Ageism in the health and fitness industry
Picture someone who is physically fit. You most likely did not think of someone over the age of 65, did you?
The implicit bias you just encountered is an example of ageism in the health and fitness industry. Health education expert Dr. Idethia Shevon Harvey defines ageism as the process of stereotyping or discriminating individuals based on age, which influences how aging adults are treated in society.
“Older adults may often experience discrimination when exercising or interacting with fitness instructors, health professionals and family members just because of their age,” said Dr. Bora Jin, Harvey’s co-author.
Harvey and Jin recently set out to understand how ageist attitudes and beliefs play a role in positive health behavior, such as physical activity. They found that ageism comes in many forms and can negatively impact older adults’ participation in physical activity.
Forms of ageism in health and fitness
Ageism can be self-imposed, meaning older adults attribute their physical and mental changes to their age and, in turn, decline physically. However, more commonly older adults experience other-directed ageism, when others stereotype or discriminate against older adults.
Ageism can also be implicit or explicit. Jin said negative implicit ageism is when people think that older adults are physically inactive, frail, breathless, easily fatigued and experience pain with physical activity.
“On the other hand, we can think of examples of positive implicit ageism when older adults engage in strenuous exercises such as cycling, surfing or a regular workout in a gym,” Jin said. “People might think that these active older adults are good examples of healthy aging and treat them more positively than non-exercisers.”
Explicit ageism is typically categorized as ageist actions or practices by fitness or health professionals.
“For example, when a fitness instructor has a stereotypical image of ‘senior-type of activities’, they might guide older adults to just do mild intensity exercise,” Jin said.
Why ageism is harmful
According to the World Health Organization, the proportion of the world’s population over 60 years will nearly double from 12% to 22% from 2015 to 2050. A rapidly aging society puts pressure on the healthcare industry. Physical activity can help delay, prevent or manage many costly chronic diseases, therefore, it is important that older adults do not shy away from fitness.
“It is crucial to create a space where everyone can exercise, no matter their physical limitations or age,” Harvey said. “Exercise is not just for able-body, younger adults, and it needs to be inclusive, focusing on wellness and active living.”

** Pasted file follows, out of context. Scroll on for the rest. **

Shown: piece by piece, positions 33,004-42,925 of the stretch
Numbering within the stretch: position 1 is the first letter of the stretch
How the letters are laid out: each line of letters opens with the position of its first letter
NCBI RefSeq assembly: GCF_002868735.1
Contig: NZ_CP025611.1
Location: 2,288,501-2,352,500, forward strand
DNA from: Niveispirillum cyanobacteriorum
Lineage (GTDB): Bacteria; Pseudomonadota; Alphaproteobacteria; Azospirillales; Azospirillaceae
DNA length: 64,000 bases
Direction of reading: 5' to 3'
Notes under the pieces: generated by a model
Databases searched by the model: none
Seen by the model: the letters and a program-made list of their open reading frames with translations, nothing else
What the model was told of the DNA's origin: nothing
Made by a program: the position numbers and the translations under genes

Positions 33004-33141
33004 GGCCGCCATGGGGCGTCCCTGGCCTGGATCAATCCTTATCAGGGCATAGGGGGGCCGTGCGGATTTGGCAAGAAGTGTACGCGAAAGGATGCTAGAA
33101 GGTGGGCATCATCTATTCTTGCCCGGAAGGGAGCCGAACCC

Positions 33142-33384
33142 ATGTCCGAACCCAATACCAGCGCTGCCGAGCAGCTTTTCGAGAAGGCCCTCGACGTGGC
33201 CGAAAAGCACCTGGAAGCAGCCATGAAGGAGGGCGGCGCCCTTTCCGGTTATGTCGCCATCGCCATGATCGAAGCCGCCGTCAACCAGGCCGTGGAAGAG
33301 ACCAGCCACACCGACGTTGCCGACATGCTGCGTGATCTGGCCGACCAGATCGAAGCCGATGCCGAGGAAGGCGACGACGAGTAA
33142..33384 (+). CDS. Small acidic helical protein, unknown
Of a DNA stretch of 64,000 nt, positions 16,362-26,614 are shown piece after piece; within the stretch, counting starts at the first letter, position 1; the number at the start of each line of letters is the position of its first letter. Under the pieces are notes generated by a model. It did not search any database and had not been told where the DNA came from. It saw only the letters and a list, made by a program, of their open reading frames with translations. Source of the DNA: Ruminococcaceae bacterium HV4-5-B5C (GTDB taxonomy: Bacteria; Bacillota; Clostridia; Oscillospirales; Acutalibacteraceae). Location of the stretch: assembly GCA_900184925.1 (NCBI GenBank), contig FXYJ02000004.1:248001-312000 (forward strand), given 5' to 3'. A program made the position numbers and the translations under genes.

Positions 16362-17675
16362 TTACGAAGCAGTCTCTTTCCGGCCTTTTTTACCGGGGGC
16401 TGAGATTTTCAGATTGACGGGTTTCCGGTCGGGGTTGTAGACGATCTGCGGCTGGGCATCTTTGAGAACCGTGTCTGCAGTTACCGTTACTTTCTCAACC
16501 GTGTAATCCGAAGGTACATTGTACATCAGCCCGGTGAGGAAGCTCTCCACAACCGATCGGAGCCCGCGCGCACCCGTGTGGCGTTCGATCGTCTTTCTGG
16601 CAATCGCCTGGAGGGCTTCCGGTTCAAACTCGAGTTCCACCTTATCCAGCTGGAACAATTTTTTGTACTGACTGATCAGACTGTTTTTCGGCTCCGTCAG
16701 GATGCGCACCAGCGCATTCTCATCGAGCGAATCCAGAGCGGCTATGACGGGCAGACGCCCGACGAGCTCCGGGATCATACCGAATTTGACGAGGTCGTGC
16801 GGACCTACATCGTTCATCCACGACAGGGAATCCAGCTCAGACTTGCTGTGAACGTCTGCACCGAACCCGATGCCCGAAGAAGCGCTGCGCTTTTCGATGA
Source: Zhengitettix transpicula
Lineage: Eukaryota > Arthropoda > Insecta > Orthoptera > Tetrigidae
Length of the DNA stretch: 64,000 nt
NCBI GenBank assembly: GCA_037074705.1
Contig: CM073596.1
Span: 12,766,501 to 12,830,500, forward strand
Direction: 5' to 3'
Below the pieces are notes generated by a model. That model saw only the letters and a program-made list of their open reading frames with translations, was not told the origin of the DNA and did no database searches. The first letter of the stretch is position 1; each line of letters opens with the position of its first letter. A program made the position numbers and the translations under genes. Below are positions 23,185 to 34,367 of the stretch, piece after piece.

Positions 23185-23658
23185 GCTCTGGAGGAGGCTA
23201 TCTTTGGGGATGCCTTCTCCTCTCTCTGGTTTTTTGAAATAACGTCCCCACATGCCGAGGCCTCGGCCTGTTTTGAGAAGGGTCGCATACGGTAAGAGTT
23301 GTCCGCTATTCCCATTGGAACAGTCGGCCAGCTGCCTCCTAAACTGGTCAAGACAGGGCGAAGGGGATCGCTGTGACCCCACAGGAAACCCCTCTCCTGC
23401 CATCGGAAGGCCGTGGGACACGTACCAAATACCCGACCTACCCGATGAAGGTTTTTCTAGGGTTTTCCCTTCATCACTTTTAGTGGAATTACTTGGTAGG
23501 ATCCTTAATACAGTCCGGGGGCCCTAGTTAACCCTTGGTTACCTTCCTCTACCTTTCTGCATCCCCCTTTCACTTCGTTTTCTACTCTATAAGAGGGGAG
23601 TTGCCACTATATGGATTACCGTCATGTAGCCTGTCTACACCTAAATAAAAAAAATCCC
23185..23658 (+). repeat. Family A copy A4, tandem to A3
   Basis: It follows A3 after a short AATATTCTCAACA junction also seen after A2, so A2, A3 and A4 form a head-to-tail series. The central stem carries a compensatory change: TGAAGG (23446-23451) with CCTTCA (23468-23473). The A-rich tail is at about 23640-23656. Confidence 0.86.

Harvey said we should not discount older adults in the arena of physical fitness, citing examples of athletes who broke exercise records in their later years.
“For example, Ida Keeling (centenarian track and field athlete) did not start running until she was 67 years old, and Ernestine Shepherd (body builder) did not start working out until 56 years old,” Harvey said. “Imagine if family members or friends told them that they were too old to exercise.”
Fighting ageism in health and fitness
Jin and Harvey said the best weapon against ageism is raising awareness for and addressing the stereotypes and biases we hold.
“It is imperative to provide health and fitness practitioners with practical physical activity guidelines addressing ageist issues,” Jin said.
Harvey emphasized that physical fitness is not just about looks. She said we must resist the youth-driven reasons for exercise, like becoming “bikini ready” or “getting a six-pack”, as they do not foster inclusivity in the health and fitness industry.
“Fitness can help older adults with instrumental activities of daily living, for example, cleaning the home, shopping for groceries, moving within the community, which can determine if someone can live independently in their home,” Harvey said.
Dr. Idethia Shevon Harvey is an associate professor in the Department of Health and Kinesiology and director of the Transdisciplinary Center for Health Equity Research. Dr. Bora Jin is a doctoral graduate in the Department of Educational Administration and Human Resource Development.
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